Fifth Sunday in Ordinary Time

Scripture Readings:     Jeremiah 6:1-8;    1 Corinthians 15:1-11;    Luke 5:1-11

A passenger in a taxi leaned forward and tapped the driver on the shoulder.  At this touch, the driver screamed and swerved off the road; the cab bounced over the curb, careened off a lamppost and came to a stop on the sidewalk.  The startled passenger apologized, “I did not mean to scare you.  I just wanted to ask you a question.”

The taxi driver said, “Sorry… This is my first day as a cab driver.  For the past 25 years I drove a hearse.”

I guess, changing jobs can sometimes cause problems.

What is our “job” as people of faith?  As we know, our Baptism calls us to grow in love of God, love of others and in being faithful disciples.

Like Isaiah the Prophet, like St. Paul, and like Peter from our Scripture Readings… We – you and I – are called by God to serve his people, called by God to be sharers of the Good News, called by God to get to know his Son, Jesus.

Don’t you love it when people want to make sure you are aware of your faults and shortcomings and limitation?  Well, Isaiah struggled with his call to be a prophet.  Paul was painfully aware of his short comings and unworthiness.  And each of us is in a similar situation… But, the call of God is enough, the grace of God is enough!

When it comes to sharing the Good News that is of God’s love, mercy, forgiveness and so much more…  God chooses whomever he wills for what needs to be done to bring forth the Kingdom of God here on earth as it is in Heaven.

Each of us is called.  How are we responding to God’s call?  How is the God of all that is good, “encompassing everything we do in life?”

I would suggest, that it might be a good idea to see ourselves like the first disciples of Jesus.  They took time to get to know Jesus, to really know Jesus.  For sure we know Jesus but, maybe this Lent 2016 is asking us to “Rediscover Jesus.”  (Today, as you leave church, we would invite you to pick up your free copy of the book Rediscover Jesus at the Kiosk, near the Chapel Doors… also, do consider signing up to receive a 2-minute video each day of Lent that takes you through this book.)

And in rediscovering Jesus, we like the fishermen of the Gospel who “knew the fish were not biting that night” put out into the deep at the request of our Lord, our Savior, our friend and brother:  Jesus.  And the result was that their trust and daring was rewarded to the extreme.

Once upon a time, 600 guests from all over the world, movie stars, poets, playwrights, Politicians, business owners, super models, sports stars and a handful of people who were friends of the host were gathered together.  A wonderful dinner was served, wine flowed, and then after dinner the host introduced a famous Shakespearean actor who spent the next 35 minutes superbly presenting experts from the writing of William Shakespeare.  With each presentation came thunderous applause.  When he finished people requested the actor to present their favorite passages from Shakespeare, which the actor did superbly.  Then came a request from an old man, a priest.  He said to the actor, “I know this is not Shakespeare, but I was wondering if you would present for us the 23rd Psalm.”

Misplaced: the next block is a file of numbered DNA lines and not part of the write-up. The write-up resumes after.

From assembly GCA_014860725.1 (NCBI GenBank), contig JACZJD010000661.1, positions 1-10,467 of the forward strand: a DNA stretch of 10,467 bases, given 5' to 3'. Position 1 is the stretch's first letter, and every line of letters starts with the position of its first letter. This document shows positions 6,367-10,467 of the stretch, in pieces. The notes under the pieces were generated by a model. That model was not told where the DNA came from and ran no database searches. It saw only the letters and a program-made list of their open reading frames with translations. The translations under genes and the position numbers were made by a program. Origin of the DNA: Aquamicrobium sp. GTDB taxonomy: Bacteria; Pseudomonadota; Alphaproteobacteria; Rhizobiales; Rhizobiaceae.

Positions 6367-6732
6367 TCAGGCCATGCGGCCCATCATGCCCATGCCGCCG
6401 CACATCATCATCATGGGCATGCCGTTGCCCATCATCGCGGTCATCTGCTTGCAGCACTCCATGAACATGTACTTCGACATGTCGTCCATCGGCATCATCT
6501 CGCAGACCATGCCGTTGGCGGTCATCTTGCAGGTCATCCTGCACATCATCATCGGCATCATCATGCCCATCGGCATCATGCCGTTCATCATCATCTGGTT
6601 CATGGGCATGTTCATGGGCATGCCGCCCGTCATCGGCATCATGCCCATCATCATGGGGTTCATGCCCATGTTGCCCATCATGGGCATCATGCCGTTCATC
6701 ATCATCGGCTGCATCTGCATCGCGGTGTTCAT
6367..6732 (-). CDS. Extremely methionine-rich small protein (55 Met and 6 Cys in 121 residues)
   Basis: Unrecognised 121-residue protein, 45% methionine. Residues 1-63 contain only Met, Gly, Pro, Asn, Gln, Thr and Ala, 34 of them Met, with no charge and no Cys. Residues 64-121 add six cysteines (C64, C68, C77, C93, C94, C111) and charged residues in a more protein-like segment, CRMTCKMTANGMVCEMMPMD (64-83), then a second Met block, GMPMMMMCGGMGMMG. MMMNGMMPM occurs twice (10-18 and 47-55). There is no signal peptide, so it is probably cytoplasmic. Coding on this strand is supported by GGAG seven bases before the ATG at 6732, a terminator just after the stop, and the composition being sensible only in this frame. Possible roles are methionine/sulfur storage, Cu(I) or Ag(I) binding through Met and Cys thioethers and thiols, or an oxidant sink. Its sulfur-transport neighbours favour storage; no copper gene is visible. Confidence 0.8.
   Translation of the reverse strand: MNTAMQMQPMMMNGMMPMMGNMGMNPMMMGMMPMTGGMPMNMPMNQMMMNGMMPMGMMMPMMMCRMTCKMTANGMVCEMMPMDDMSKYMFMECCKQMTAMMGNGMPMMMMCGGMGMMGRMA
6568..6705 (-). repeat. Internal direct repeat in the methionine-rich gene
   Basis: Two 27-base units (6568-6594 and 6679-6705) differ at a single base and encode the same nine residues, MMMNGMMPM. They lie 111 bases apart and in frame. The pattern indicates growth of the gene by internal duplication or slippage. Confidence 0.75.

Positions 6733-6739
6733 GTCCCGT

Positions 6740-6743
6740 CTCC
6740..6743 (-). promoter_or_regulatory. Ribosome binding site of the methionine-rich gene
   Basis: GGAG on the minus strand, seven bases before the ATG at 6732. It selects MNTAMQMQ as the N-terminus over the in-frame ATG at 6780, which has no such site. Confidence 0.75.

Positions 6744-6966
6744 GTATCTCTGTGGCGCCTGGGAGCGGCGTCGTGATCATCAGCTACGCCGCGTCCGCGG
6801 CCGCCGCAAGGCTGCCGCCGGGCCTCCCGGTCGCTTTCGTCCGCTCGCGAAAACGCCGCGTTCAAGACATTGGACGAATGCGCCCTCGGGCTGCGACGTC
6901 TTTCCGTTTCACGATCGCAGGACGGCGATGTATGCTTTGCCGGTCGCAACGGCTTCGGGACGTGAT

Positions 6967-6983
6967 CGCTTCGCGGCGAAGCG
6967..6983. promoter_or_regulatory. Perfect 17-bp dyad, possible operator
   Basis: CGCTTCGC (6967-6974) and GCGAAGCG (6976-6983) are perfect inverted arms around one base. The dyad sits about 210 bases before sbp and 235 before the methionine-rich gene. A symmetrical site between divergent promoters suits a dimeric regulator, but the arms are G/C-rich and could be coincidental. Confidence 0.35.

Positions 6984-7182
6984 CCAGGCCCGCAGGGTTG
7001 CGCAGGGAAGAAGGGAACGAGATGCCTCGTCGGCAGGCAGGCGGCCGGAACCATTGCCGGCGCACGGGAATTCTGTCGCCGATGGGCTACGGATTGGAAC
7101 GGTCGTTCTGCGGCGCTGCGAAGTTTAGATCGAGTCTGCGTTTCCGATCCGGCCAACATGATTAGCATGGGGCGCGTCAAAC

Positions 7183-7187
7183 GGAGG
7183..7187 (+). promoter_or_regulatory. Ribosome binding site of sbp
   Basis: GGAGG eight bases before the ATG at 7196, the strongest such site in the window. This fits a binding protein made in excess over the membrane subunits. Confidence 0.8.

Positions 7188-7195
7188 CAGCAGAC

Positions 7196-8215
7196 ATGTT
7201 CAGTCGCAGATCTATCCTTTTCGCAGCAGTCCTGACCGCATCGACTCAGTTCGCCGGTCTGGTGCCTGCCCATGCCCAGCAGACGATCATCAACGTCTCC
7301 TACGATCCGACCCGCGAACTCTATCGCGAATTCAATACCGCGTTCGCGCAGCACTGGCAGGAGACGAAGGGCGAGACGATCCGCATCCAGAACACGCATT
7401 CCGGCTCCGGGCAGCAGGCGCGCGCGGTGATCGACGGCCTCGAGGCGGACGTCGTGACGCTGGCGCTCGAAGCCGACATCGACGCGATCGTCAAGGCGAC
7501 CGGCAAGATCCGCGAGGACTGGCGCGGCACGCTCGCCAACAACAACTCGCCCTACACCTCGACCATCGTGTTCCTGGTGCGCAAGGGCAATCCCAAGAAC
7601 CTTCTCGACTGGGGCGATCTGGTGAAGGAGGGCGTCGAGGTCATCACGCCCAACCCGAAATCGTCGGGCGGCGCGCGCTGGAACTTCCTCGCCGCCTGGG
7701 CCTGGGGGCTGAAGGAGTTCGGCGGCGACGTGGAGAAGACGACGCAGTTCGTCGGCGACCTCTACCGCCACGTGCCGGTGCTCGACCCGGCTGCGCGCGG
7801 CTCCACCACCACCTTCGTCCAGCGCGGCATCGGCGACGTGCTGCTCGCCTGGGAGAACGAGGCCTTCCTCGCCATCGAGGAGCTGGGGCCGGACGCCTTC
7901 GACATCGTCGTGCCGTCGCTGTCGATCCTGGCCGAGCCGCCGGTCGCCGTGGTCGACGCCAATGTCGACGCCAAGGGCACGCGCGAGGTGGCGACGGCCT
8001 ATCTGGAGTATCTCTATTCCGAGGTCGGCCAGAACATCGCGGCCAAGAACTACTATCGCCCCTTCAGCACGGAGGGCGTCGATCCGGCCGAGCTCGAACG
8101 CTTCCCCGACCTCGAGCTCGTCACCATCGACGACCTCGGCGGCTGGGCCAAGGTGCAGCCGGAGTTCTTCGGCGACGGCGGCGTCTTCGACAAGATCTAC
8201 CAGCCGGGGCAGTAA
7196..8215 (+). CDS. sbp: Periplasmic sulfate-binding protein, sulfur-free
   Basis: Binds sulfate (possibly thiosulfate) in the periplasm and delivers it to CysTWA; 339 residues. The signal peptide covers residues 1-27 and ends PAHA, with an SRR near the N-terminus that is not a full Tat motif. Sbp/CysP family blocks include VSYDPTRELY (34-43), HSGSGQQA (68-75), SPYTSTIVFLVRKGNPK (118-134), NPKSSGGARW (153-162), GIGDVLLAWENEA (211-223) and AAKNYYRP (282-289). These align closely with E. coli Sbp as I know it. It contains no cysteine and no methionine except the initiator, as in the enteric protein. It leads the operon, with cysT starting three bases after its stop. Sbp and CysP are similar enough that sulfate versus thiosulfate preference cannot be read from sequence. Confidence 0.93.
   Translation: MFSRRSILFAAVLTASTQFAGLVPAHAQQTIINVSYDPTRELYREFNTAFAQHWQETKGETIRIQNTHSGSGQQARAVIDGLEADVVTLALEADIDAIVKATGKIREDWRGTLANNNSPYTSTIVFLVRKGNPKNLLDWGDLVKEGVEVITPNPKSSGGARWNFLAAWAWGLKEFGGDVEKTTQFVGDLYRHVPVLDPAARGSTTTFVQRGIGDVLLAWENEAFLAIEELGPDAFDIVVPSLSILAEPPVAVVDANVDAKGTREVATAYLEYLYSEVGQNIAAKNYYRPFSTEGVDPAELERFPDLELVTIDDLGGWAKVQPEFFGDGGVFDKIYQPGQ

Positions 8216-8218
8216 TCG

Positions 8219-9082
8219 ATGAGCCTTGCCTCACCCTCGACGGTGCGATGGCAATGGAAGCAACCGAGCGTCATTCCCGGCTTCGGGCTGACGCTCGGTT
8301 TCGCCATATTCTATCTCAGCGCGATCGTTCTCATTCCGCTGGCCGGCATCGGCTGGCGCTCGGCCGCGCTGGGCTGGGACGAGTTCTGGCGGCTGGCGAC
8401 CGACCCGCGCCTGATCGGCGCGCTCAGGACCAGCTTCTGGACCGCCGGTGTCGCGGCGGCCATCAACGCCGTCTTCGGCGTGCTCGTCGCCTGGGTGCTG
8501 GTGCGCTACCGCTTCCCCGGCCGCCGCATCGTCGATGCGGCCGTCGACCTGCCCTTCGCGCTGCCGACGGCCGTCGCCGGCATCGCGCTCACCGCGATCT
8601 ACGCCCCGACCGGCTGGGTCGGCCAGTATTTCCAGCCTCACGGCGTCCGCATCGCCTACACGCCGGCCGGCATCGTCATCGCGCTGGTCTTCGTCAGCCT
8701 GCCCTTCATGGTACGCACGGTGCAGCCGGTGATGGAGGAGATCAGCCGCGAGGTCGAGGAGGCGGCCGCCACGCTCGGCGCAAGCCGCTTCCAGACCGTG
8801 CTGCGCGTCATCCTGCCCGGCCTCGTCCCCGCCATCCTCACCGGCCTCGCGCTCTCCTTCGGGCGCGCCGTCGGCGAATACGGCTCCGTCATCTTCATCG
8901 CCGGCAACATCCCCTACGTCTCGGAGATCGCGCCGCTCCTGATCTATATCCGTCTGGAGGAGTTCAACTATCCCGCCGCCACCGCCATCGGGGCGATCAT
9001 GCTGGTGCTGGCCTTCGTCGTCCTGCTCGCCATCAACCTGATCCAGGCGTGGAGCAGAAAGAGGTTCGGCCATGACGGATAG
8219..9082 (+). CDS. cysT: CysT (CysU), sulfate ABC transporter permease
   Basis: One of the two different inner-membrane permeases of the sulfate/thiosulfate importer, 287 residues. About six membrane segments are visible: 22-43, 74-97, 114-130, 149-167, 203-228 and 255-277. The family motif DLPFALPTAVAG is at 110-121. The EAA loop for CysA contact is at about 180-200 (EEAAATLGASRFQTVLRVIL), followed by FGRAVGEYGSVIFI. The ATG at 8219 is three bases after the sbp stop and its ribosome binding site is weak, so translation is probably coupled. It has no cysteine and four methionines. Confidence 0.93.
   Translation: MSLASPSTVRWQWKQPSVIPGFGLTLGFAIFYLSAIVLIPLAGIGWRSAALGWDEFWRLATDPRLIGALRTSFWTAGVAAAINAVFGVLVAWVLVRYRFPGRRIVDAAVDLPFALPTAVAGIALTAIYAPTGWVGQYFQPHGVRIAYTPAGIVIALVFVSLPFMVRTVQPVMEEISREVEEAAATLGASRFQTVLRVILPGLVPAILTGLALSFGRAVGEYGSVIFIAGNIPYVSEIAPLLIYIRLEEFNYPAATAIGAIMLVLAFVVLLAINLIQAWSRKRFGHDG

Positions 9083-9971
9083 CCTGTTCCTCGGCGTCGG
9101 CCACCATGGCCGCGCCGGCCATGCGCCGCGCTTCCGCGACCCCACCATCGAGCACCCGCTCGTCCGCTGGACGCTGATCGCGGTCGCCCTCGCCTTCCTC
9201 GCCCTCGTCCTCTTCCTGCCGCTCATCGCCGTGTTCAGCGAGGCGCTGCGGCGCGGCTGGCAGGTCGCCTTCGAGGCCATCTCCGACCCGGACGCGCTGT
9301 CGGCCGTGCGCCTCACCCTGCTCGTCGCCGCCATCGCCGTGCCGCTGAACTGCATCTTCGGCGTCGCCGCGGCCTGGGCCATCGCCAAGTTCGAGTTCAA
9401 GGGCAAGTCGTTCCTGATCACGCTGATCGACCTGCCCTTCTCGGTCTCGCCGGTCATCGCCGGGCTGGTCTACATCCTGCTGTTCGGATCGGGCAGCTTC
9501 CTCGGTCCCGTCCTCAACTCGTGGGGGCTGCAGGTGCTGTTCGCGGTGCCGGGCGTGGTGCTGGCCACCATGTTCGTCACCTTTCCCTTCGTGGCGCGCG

The actor replied, “I would be happy to, Father, on just one condition.  And that is, that when I am finished reciting the Psalm, you, too, will recite the Psalm for us, here this evening.”

The old man hesitated and was uncomfortable presenting himself.  But finally agreed.

And so the actor began in a loud, powerful, eloquent voice, “The Lord is my Shepherd.   There is nothing I shall want.”

When the actor finished, people stood and clapped and cheered, like they would never stop clapping and cheering.  And then it was the turn of the old man.

He began the 23rd Psalm in a voice that was soft and gentle:

“The Lord is My Shepherd.     There is nothing I shall want.

The Lord is at my side.      I shall live in the house of the Lord forever.”

When the Priest finished, nobody clapped, nobody spoke, and nobody moved.   And as the old man slowly took his seat, every eye was on him.

Then the actor stood back up and said, “Do you realize what you have witnessed here tonight?”  The people looked at him with a dazed look.  He said, “What is the difference between my presentation of the Psalm and the old man’s presentation of the Psalm?  What makes his presentation so powerful, to fill this room with such profound silence?  I will tell you,” he said, “The difference?   I know the Psalm; but Father, he knows the Shepherd.”

This Lent, my prayer is that each of us as person, family and Parish will get to know the Shepherd, a bit more.   That we will truly:  “Rediscover Jesus.”